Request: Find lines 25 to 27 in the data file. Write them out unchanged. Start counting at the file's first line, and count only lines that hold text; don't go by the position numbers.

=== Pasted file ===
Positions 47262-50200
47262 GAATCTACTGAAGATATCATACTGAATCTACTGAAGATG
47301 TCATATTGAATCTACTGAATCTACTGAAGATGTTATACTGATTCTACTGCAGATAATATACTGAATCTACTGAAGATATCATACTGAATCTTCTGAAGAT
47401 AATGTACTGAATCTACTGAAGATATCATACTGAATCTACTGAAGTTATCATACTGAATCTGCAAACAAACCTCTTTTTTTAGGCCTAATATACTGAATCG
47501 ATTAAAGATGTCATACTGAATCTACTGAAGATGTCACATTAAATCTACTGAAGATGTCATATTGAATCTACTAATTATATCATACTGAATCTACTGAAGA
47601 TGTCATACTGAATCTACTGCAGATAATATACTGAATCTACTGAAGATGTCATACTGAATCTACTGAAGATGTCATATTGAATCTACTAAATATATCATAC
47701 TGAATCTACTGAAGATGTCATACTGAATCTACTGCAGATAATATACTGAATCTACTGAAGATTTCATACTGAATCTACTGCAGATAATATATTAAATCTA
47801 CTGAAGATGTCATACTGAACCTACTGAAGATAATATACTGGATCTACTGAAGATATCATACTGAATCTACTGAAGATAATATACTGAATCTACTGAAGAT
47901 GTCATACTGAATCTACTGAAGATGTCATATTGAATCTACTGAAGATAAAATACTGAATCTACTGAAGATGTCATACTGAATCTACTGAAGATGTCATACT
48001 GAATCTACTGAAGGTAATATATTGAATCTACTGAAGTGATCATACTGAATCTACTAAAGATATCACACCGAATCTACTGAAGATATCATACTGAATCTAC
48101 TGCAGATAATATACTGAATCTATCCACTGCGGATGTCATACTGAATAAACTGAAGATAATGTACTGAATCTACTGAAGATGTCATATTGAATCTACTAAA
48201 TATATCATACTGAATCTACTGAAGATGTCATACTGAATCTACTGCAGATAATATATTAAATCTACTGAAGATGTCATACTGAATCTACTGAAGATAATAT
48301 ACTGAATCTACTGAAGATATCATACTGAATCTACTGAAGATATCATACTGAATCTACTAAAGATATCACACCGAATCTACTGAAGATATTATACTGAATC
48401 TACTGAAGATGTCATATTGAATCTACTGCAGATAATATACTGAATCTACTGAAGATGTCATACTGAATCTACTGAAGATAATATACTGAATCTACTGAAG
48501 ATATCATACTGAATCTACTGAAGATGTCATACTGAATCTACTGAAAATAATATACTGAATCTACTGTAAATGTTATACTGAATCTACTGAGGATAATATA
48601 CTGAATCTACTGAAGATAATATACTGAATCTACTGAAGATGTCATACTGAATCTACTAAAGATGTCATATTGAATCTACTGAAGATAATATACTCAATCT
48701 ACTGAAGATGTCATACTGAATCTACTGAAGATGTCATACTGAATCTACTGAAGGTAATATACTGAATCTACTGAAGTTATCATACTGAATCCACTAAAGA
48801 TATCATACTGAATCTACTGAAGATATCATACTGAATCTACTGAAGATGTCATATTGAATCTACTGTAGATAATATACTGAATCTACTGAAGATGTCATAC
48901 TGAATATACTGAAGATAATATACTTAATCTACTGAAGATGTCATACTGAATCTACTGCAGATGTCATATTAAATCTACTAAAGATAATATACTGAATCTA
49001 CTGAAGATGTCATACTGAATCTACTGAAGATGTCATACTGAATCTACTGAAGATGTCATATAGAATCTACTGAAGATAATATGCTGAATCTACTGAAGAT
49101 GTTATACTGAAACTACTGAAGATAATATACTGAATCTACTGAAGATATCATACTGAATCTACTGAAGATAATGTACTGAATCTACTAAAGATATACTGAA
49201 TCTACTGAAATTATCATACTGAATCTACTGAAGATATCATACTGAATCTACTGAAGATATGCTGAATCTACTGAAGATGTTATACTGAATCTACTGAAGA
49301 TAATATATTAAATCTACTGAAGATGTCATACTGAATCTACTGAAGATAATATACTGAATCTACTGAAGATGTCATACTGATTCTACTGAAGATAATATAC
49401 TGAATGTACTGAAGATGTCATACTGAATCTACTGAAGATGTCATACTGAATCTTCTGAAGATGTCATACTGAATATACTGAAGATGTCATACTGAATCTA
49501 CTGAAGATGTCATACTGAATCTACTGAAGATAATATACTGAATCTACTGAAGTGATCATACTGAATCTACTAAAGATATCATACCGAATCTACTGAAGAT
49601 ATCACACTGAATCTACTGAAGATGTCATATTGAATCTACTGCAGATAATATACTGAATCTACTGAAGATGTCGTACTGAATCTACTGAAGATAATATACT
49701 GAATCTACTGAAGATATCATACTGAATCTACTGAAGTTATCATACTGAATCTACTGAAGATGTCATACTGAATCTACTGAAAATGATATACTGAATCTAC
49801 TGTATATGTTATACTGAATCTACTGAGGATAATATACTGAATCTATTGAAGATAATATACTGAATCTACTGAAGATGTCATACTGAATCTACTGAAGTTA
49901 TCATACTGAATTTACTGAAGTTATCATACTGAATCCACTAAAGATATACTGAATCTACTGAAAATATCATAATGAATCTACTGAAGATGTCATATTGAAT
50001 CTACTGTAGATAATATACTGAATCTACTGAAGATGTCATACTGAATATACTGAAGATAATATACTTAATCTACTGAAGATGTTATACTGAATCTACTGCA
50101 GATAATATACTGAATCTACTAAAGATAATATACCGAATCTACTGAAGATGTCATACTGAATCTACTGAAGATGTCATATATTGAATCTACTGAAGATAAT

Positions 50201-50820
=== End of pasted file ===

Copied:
49501 CTGAAGATGTCATACTGAATCTACTGAAGATAATATACTGAATCTACTGAAGTGATCATACTGAATCTACTAAAGATATCATACCGAATCTACTGAAGAT
49601 ATCACACTGAATCTACTGAAGATGTCATATTGAATCTACTGCAGATAATATACTGAATCTACTGAAGATGTCGTACTGAATCTACTGAAGATAATATACT
49701 GAATCTACTGAAGATATCATACTGAATCTACTGAAGTTATCATACTGAATCTACTGAAGATGTCATACTGAATCTACTGAAAATGATATACTGAATCTAC